This shouldn’t have been mind blowing, but self-described evangelicals turned out in droves. Based on entrance polling from the New York Times, white evangelical voters made up 62% of caucus-goers. That is an astronomical figure – one which no one seemed to expect. Originally, our model accounted for 56% evangelicals, which would have put Cruz 2 points ahead of Trump. We decided to change this to 47.5%, based on many different factors that we hedged on. This turned out to be the wrong call, but in reality, the results would have shown an identically close match. The chart below shows the breakout of evangelicals by first vote choice, which shows that while Cruz snatched the largest percentage, Trump and Rubio weren’t far behind. The biggest surprise, in my opinion, is the relatively poor showing for Carson within this demographic.
Not a Surprise: Rubio
As mentioned, we saw this coming Saturday night. Rubio’s surge might have been the result of Cruz’s voter scorecard debacle, but as results poured in, it was an astounding transformation. Looking at the NYT entrance poll, it’s no wonder why Rubio was underestimated by other polls: of the voters who made up their minds either within the last few days, or on the day of the caucus itself (35%), Rubio won 31% and 28%, respectively. No mystery there – late polls will undoubtedly have an advantage (unless you’re Quinnipiac).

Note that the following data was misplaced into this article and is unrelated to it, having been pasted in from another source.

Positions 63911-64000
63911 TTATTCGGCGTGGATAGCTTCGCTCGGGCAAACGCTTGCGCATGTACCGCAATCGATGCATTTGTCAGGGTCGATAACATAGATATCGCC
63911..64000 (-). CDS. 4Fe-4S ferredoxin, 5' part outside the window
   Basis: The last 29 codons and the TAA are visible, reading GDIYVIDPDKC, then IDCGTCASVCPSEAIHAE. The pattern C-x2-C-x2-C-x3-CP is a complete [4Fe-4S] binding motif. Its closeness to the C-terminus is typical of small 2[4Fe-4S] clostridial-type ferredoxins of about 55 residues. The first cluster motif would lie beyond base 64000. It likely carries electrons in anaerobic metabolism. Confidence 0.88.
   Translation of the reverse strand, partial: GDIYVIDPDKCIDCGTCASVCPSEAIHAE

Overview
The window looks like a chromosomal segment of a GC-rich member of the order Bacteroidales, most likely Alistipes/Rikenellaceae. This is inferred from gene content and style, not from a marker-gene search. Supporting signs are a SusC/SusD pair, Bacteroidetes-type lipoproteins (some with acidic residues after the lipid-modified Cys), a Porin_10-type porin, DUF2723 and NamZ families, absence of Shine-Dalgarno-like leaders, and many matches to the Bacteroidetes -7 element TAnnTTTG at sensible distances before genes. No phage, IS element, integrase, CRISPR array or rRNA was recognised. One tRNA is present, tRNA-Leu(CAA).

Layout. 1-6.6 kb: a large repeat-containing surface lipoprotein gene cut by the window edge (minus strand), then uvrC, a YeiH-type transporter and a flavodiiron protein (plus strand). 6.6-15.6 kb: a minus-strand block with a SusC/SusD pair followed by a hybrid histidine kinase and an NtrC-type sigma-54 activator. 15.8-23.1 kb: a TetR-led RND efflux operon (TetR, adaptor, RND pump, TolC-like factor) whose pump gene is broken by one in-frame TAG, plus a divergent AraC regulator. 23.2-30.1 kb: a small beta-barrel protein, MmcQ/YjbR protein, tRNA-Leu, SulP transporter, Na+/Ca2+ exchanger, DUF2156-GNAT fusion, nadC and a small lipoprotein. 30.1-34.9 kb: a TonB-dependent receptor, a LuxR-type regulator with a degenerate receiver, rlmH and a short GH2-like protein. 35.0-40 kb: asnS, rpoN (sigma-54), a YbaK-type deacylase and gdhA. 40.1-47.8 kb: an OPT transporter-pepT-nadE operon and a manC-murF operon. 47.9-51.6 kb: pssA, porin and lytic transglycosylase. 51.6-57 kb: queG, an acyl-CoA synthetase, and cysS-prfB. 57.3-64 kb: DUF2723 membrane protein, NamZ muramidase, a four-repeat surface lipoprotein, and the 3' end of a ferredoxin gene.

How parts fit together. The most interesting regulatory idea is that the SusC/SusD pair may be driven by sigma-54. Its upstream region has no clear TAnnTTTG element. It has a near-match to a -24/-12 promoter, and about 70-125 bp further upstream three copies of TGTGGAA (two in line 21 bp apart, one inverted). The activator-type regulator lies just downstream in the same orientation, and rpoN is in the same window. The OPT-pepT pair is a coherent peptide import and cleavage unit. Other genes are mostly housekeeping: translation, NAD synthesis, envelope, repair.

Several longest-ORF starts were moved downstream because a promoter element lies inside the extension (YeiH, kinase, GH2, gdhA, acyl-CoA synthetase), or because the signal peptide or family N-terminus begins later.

Also Not a Surprise: Santorum
He came dead last (not counting Gilmore), to absolutely nobody’s surprise. Now, apparently, he’s calling it quits.
Good Stuff: Screening
We decided to use several checkpoints for screening potential caucus-goers. First, we used a voter file, which did not in itself exclude first-time caucusers. Instead, this selected folks who had at least voted previously, either in the 2014 primary and general, or in the 2012 primary and general. Next, we asked respondents whether they intended to caucus, and excluded all but “definitely” – fairly standard stuff. Finally – and this was the crafty bit – we asked respondents the following:
Where will your caucus be held?
a. At a school
b. At a Church
c. At a community center
e. I don’t know
We eliminated all “I don’t know” responses. The hypothesis here is that if you don’t know where your caucus will be held two nights before it starts, then you’re less likely to attend. While I can’t confirm the hypothesis outright, I do believe that this helped to screen some of the ‘wishful’ voters, for lack of a better term. It seemed to pay off.
I was happy with our results in Iowa, but there’s no doubt that this could have been a much better round of polling. I had never polled Iowa before this election; (this was our second Iowa poll, the first conducted nearly a year ago, when Walker was still a thing). I have to say – it’s a very strange place, with an even stranger method of choosing a presidential candidate. The key here seems to be polling as late as possible, but in reality, the key is not polling Iowa at all. Not only is Iowa not representative of the rest of the country, but the caucuses are designed to disrupt voters’ beliefs when they enter the room. I’ll go one further too: Iowa should not be the first state to hold its presidential nomination process. But I digress…
No polling from us for New Hampshire, but we will certainly see you closer to home in South Carolina.